Robotic processing may now become one of the Government’s most valuable assets, delivering benefits to both the citizen and the departments in which it serves. Unprecedented potential within the government sector poses new opportunities for more efficient processes. As a result, robotic automation is helping departments across the board save time and stretch tight budgets.


Since the first deployment of a Robotic Process Automation (RPA) bot in 2017, agencies have seen an exceptionally high return on investment for their projects due to RPA’s ability to replace repetitive work. As an added bonus, its non-intrusive nature leverages the existing agency infrastructure without causing disruption. Meaning, deployment in government-based environments is quick and works immediately once installed. With RPA, cost efficiency and regulatory compliance are no longer operating costs, but a byproduct of automation—something parties of any political party can rally behind.

Government agencies harnessing the power of automation can reduce processing costs by up to 80%, and further accumulative costs can increase that number even more. At the same time, RPA removes much of the tedious, manual labor, shifting the focus of workers into mission-critical work.

“We keep on coming back to the excitement around this,” says Justin Herman, Lead in the General Services Administration’s (GSA) Emerging Citizen Technology Office. “People who are non-technical now feel that there are things they can do to make their jobs better, their missions better by increasing citizen satisfaction with services themselves today, not five years from now.”

Herman continues to emphasize the abundance of processes in government that can be fixed or improved. The question isn’t a matter of can processes be automated, but prioritizing the processes that should be automated first.


Public-sector organizations face similar issues to businesses of all sizes in having issues where immediate attention is critical. Bottlenecking, lacking an adequate skilled workforce, compliance issues, and both technological and human interfacing present significant challenges to daily operations.

Another unprecedented issue addressed by automation lay within the workforce itself: millennials. As the workforce continues to change with more technology-driven workers, patience for menial tasks stands at a minimum. RPA’s use in the public sector addresses a generational challenge severely going under the radar. Automation technology isn’t a must for only operational effectiveness; it’s a must to retain the attention spans of the incoming generation of workers.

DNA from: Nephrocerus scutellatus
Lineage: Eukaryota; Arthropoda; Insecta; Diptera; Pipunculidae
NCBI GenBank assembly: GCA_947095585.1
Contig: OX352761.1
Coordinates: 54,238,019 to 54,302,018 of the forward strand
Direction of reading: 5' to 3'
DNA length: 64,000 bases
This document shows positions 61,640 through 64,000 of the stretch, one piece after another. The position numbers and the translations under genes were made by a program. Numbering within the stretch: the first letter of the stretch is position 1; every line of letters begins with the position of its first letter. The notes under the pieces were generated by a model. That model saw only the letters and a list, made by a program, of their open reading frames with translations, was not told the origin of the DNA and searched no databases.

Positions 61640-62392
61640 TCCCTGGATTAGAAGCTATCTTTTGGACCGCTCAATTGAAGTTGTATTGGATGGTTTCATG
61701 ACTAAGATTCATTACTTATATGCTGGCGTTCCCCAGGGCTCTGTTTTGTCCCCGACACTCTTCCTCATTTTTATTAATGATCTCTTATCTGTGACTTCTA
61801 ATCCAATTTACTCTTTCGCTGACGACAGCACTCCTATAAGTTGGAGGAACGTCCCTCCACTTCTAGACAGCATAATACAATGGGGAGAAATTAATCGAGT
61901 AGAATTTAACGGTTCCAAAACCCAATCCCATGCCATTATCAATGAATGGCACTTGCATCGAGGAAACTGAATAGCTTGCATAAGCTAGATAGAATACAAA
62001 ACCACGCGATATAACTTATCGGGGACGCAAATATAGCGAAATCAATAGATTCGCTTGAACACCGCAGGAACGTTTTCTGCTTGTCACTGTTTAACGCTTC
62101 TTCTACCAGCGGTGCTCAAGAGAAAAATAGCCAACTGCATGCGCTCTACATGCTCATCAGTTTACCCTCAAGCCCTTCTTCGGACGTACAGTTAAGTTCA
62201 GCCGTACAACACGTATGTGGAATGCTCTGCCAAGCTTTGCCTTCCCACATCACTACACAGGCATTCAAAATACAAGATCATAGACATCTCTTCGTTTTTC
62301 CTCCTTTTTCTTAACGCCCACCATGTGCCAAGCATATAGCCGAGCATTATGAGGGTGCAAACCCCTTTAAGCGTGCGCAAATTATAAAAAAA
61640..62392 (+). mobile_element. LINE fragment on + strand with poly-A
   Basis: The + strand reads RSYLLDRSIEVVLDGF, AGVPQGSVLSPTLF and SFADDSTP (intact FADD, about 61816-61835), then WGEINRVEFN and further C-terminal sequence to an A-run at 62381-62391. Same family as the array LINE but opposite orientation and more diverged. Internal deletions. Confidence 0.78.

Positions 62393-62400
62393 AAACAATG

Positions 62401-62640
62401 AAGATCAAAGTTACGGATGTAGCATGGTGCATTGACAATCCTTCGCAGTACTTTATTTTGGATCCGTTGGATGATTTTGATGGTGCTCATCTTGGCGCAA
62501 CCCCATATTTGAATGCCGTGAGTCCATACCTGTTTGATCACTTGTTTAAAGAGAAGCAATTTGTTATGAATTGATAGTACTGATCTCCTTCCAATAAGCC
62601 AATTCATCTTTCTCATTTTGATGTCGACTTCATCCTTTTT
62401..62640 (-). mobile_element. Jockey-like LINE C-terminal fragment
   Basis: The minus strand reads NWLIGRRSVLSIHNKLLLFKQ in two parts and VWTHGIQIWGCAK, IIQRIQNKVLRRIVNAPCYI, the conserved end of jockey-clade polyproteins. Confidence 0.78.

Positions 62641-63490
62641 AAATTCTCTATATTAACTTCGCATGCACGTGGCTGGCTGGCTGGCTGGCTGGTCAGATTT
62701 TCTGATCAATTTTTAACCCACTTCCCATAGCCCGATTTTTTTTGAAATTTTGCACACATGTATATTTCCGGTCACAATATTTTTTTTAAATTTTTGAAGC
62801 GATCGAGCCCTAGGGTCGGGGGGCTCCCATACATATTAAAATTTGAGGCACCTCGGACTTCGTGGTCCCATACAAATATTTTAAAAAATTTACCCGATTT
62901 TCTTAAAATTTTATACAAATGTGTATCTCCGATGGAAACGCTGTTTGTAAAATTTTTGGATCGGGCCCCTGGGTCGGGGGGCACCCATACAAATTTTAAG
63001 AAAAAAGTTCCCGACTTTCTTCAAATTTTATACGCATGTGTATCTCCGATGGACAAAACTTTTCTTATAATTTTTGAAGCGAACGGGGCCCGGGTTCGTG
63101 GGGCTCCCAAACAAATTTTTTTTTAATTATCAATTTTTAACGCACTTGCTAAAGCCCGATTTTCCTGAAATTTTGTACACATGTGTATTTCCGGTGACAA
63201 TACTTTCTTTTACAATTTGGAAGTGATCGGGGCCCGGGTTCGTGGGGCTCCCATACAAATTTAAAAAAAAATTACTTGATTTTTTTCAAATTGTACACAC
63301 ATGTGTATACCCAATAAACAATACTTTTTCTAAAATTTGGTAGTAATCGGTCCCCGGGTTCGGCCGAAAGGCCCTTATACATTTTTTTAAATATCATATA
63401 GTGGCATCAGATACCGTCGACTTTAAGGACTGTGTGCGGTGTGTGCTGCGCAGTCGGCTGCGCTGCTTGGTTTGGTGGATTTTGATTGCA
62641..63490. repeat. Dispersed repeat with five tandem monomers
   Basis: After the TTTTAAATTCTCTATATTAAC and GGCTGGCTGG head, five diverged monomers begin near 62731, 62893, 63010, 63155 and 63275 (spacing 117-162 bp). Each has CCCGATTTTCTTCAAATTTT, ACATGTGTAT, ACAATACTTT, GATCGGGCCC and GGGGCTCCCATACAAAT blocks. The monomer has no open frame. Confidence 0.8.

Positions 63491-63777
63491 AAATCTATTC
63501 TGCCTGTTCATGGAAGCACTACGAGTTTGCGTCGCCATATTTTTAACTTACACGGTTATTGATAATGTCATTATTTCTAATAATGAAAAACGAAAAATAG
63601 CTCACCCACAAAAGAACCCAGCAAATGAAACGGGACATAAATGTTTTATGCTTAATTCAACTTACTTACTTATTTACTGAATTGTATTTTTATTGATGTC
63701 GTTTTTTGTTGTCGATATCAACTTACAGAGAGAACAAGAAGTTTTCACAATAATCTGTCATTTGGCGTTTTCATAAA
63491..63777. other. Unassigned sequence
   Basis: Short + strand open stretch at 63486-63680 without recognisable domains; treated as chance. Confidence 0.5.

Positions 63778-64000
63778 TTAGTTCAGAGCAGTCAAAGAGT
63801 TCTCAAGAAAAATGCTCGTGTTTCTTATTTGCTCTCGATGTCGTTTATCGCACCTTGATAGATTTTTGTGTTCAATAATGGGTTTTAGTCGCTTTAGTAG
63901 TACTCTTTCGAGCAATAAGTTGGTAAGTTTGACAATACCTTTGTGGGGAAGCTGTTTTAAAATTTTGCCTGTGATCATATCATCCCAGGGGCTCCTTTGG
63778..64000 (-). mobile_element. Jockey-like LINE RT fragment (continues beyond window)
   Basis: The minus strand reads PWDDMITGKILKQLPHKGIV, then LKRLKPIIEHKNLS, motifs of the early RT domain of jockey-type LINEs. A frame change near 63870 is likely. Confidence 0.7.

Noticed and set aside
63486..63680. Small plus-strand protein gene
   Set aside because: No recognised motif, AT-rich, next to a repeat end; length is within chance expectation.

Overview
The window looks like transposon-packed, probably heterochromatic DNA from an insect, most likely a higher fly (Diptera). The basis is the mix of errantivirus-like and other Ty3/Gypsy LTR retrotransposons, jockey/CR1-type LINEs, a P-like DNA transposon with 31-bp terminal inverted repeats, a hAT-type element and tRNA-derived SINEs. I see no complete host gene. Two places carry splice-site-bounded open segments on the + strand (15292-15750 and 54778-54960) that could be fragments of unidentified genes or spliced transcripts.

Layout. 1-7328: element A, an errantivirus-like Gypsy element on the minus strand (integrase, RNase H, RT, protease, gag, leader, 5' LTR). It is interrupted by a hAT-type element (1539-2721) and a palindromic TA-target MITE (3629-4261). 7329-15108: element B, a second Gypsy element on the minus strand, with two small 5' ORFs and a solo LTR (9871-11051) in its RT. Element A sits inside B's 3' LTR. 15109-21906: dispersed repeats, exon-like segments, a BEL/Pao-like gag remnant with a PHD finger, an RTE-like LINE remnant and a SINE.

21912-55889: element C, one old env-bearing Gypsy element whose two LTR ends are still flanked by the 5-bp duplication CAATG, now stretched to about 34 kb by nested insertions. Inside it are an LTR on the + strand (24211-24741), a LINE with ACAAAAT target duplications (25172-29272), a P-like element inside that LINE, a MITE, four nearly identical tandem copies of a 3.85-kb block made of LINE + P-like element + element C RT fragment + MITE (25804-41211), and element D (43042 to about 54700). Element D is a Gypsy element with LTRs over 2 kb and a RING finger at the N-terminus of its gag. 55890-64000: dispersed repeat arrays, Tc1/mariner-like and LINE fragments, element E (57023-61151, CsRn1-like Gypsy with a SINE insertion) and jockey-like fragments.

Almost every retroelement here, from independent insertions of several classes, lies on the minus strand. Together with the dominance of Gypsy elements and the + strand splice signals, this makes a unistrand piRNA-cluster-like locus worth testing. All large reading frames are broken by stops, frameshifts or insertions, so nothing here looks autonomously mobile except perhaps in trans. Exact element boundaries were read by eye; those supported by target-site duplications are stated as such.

Automation has gained tremendous momentum across the United States government. This includes users like the National Aeronautics and Space Administration (NASA), the Internal Revenue Service (IRS), and the United States Postal Service (USPS).

But these massive departments are not necessarily making all the decisions at the top of the pyramid. The IRS, for example, has employed a bottom-up approach in involving staff from the beginning. Using automation within the department generated a burst of innovation and excitement by encouraging workers to come up with ideas for RPA’s use. Delegating the decision-making across all levels of employees not only helped address some of the major areas for improvement but gave confidence and satisfaction to the workers. Generating ideas across all levels of management aids in emphasizing the indispensable role of humans within automation.


Applying a similar approach to the IRS, the Bureau of Fiscal Service found automation’s benefits fell into a few categories. The first was in processing time, where it saw an average of 60% improvement. The second was in throughput, where it saw an increase of 30 times, using bots on seven different processes. And lastly, the department noted that agencies could expect 100% accuracy in automated processes.

The GSA’s use of automation helped to free up employee time to focus on training and high-value, analytical work to save time and money while delivering higher value to citizens. Automation in the public-sector refocuses the psychological capital of a skilled workforce to magnify the benefits deliverable to the citizens it serves.

“Our employees have to spend too much of the day cutting and pasting general information from one contract to another,” states Jeff Lau, FAS regional Commissioner, GSA Northeast and Caribbean Region. “RPA lets us focus on contract negotiations, stakeholder engagement, and training to be a more well-rounded and agile acquisition workforce.”


The use of RPA technology is increasing across Government and in the public sector. Experts predict the natural byproduct will be job creation rather than job replacement. Managing RPA within any business or organization, regardless of size, requires a host of engineering, programming, development, and automation management positions. Although RPA can tackle tedious tasks without human interaction, automation requires a dedicated support team to oversee robotic operations. Experts suggest that RPA’s use in these departments over the long-term will likely create jobs while increasing the effectiveness of those already employed.


Process automation will only increase in use in the coming decades. This will inevitably bring tremendous value to both the government and the citizens it serves. Even on a human level, automation addresses blindspots unique to the workforce, as in the case with millennials. RPA has the power to innovate Government’s processes and galvanize its people in unprecedented ways. For these reasons, RPA is positioned to play a valuable role in fueling digital transformation in the public sector.